And that's why 40k is fantastic. There’s definitely stuff that is part of 40k, but it's also big enough that you can basically do what you want in it. It’s a rich enough fictional tapestry for you to make your own stories and justify sitting there for hours, painting all your little people.



1. “Icosahedral” is the proper word for a 20-sided Polyhedral, a shape you’ll be most familiar with as the pivotal D&D dice, the d20

2. “New Games Journalism” came out of a late 1990s world where game journalism was really stodgy and everything was rendered in bland numbers like “78% Graphics, 43% Sound, 63% Gameplay”. Pushing back on this in magazines like EDGE, people like Gillen (who coined the term New Games Journalism) tried to make the journalism more about giving the reader a sense of what it was like to be in the game’s world.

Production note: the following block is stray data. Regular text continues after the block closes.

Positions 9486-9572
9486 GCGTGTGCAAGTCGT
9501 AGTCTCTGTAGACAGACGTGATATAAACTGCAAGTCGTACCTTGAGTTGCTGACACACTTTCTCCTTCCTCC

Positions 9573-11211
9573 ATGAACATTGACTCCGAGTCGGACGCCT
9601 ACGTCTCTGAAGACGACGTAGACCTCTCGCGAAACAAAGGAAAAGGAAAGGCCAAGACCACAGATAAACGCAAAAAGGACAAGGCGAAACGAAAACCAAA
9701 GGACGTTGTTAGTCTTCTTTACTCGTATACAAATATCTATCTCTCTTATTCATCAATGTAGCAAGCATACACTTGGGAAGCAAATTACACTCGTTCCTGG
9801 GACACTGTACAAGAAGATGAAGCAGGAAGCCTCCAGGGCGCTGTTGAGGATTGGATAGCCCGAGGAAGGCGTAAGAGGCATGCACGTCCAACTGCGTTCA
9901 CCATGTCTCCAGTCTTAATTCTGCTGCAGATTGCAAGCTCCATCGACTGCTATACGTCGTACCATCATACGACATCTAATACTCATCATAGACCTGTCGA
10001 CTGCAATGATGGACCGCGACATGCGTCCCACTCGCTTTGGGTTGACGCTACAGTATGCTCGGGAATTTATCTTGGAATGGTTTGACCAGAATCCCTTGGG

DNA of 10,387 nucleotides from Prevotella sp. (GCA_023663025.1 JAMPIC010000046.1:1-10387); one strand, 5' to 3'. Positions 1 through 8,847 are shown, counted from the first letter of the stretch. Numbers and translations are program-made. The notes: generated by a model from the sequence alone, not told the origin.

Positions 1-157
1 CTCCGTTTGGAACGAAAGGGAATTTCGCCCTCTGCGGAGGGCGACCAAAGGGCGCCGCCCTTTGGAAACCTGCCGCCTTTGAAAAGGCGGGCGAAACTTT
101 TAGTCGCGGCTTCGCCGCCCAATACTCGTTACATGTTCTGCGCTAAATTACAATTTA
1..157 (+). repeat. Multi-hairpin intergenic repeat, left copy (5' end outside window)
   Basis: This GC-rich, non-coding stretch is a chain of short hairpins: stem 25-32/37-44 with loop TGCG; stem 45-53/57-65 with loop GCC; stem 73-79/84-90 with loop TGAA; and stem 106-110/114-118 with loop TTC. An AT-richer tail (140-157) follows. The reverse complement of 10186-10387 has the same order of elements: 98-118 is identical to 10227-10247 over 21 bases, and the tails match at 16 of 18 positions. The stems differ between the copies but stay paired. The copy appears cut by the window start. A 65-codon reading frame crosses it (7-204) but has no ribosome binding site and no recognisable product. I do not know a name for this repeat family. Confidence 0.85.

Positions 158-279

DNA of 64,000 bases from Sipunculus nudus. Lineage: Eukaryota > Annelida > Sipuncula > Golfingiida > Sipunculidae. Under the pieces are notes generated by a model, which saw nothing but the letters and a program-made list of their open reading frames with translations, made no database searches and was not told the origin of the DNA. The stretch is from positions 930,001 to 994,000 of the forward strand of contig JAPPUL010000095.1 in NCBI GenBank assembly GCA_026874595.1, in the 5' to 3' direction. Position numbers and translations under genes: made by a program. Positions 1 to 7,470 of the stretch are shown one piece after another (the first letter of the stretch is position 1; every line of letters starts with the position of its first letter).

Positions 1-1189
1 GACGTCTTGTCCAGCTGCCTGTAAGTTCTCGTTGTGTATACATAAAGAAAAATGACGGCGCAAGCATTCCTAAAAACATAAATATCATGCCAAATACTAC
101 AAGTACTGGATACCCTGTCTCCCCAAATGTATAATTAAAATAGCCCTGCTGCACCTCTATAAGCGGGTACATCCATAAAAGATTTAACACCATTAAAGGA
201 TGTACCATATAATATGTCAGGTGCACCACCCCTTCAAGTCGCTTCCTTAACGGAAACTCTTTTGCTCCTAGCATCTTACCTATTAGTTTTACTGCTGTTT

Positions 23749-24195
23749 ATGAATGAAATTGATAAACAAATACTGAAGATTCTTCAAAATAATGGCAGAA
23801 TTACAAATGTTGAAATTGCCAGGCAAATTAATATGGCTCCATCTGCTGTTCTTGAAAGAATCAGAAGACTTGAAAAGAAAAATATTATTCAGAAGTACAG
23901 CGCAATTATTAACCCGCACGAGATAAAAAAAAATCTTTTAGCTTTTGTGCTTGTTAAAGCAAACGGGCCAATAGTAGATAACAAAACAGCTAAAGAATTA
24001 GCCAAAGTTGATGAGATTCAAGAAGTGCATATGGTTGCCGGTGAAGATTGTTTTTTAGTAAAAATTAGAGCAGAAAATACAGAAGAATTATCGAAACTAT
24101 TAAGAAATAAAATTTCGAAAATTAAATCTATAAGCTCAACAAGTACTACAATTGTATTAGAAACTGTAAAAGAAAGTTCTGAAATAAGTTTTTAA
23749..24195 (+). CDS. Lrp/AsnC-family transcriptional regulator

3. Come on. You know who Darth Vader is.

4. Marneus Calgar is the leader of the Ultramarines, a blue coloured army of superhumans in Games Workshop’s dystopian Warhammer 40,000 universe. Once, while working in a Games Workshop a wee lad asked me for him by asking for “Monreece Cragler, he’s the King of the Space Marines”, and to be honest, that’s not a bad elevator pitch of who he is and his role in the Warhammer universe.

5. DIE is one of Kieron’s current comics, which takes the central premise of the 1980s D&D Cartoon – a group of teenage D&D players are pulled into a fantasy world and spend years trying to escape and explores how nightmarish that scenario would really be. The Wicked + the Divine was a long running, critically acclaimed, series Kieron created alongside longtime artistic foil Jamie McKelvie and covered themes of life, death, pop-culture and celebrity.